So, we will do what we and other MMORPG developers do: test, balance, change, nuke, nerf, modify, etc. This is one of the reasons we wanted to have a large Alpha and Beta pool of players to choose from, and why we are beginning such testing as early as possible. Combine that with a strong metrics system, and we hope we will do a good job of getting our game ready for launch. No guarantees (I always chuckle when I hear MMORPG developers say they will have no major bugs/design problems at launch), but this is the sort of thing we need to do, and we need do it right.

According to the document, Skill Decay is still on the table. How likely is it at this point, would you say, and how do you see it working?

I honestly don't know how likely it is yet, and I am not trying to be evasive. As you folks know me pretty well, I'd rather be upfront with our Backers (and possible new ones) as to the worst-case scenarios rather than feeding them a steady diet of sunshine, kittens, rainbows and unicorns. Could we have skill decay in this game? Absolutely, but I think there's an equal chance we will come up with a better way of handling it.

In terms of how it could work, what we are telling Backers is that we don't want it to be a "quit point" for players and it needs to be a very slow decay system, since we also have very slow leveling. I would also want it to have a "vacation mode" and other things so that players can go away for a while and not worry about having their skills decay too much. We would probably also have a cap, with losing a larger amount being voluntary.

As we get farther along with development of the game's core systems, the issue of using skill decay as a way to allow players to forget certain components/abilities will absolutely come up. I also hope by then we will have another way of dealing with the problems of long-term character growth in a horizontal system so we can really make an informed choice and not just rely on a design crutch.

Drengr is a placeholder name for the basic warrior archetype; what other names are you considering? Are they all lore-friendly or are some of them more generic to appeal to players not up on their mythology?

Right now, that is the only name we have really talked about and even then, not much. Will all the possible names of classes be lore-friendly? I hope so. If we can come up with names that are both lore-friendly and also sound cool, that would be a real win for us.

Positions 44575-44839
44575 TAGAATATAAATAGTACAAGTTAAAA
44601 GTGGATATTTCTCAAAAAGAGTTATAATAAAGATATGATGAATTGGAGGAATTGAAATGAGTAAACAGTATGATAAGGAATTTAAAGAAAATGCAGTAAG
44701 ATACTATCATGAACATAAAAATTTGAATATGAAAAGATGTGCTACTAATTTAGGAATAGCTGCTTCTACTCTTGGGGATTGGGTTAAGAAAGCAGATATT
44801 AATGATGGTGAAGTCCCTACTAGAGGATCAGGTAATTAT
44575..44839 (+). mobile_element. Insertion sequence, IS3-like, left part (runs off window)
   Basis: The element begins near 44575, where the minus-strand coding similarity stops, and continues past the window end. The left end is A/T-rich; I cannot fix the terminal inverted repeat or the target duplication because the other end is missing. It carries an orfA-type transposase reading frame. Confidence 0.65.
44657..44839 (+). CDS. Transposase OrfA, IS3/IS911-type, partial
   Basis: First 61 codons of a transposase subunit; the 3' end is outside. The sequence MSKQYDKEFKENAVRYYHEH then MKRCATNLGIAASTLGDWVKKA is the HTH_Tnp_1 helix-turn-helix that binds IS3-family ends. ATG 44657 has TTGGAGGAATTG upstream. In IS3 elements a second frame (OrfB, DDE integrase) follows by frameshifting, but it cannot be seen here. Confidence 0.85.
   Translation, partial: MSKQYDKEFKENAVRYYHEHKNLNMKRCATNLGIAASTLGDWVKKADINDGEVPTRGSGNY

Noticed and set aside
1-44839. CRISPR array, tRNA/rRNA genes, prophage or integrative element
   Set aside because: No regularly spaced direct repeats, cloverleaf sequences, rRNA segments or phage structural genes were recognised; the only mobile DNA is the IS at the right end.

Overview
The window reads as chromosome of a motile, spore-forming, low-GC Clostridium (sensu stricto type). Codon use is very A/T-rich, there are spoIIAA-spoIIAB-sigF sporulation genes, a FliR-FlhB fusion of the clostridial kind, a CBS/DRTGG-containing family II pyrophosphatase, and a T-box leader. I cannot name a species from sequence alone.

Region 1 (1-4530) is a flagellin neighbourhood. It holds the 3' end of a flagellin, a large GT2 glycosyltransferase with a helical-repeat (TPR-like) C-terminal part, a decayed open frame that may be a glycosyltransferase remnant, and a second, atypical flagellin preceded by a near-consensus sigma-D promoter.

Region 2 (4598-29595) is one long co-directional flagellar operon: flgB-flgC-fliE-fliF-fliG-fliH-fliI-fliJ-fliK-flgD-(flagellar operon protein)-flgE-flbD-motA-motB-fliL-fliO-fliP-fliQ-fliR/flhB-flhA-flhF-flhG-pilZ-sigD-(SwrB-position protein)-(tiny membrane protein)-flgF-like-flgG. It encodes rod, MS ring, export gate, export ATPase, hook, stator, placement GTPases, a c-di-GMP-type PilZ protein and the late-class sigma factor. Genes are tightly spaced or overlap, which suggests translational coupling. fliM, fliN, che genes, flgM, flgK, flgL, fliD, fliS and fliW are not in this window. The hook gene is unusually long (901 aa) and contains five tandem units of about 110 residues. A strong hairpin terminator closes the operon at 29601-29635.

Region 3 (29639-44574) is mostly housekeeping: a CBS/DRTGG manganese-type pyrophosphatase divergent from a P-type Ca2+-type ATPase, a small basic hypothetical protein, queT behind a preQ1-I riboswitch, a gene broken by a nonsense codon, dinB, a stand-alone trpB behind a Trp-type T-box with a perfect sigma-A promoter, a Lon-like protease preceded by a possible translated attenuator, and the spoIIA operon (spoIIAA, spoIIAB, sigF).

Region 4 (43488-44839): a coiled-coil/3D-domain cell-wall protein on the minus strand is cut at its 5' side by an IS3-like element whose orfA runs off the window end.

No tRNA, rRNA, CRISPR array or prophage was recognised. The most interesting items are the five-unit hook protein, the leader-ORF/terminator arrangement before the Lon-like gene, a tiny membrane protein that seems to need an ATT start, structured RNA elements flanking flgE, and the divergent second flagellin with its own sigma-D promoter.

Here's a more meta question: What you guys are publishing here is a 23-page design document with a whole lot of ifs and maybes and explanations and branching choice trees, the sort of stuff that most gamers would never, ever have been privy to even two years ago. Would you comment on the evolution of MMO design transparency and how it's benefited or hindered CSE?

Well, I can't really comment on what other MMORPG developers should do, are doing, or will do, but in our case, transparency with our Backers has been one of the touchstones of this project. Before and during the Kickstarter, I promised that we will keep up the same level of communication that should be expected from a crowdsourced game. As you have seen here on Massively, and as our Backers know from the Forums, we have continued to be quite transparent with them on everything from our move to our design plans. The document we are releasing today was shown to our Internal Testers two weeks ago, so that they could comment on it. Based on what we saw, we made changes, added new sections, considered a new idea (the dual-wielding shields of the Svalinn), etc.

Now, have there been some negatives associated with this approach? Absolutely! We could have probably raised more money if we had engaged in more hype, had focused more on the "bright, shiny things" and had been a lot less honest about the ups and downs in our development cycle. We have also been very transparent about not wanting to treat our Backers as walking wallets, and this has hurt our ongoing fund-raising. We have also spent a reasonable amount of time talking to and updating our Backers about stuff, which also consumes some resources.

On balance, I'm glad we followed the approach that we have, and we will not only continue walking down this path (sorry, couldn't resist) in the coming year, but we will be expanding upon it by putting an even greater effort into streaming and doing live updates.

As always, a big thank you Massively for taking the time to read and question us about our game. And thanks to the Massively community for that as well. I'm sure there will be a few many lot tons of questions in the comment section, and I will try to answer as many as possible.

Thanks for your time!

When readers want the scoop on a launch or a patch (or even a brewing fiasco), Massively goes right to the source to interview the developers themselves. Be they John Smedley or Chris Roberts or anyone in between, we ask the devs the hard questions. Of course, whether they tell us the truth or not is up to them!
All products recommended by Engadget are selected by our editorial team, independent of our parent company. Some of our stories include affiliate links. If you buy something through one of these links, we may earn an affiliate commission. All prices are correct at the time of publishing.
Popular on Engadget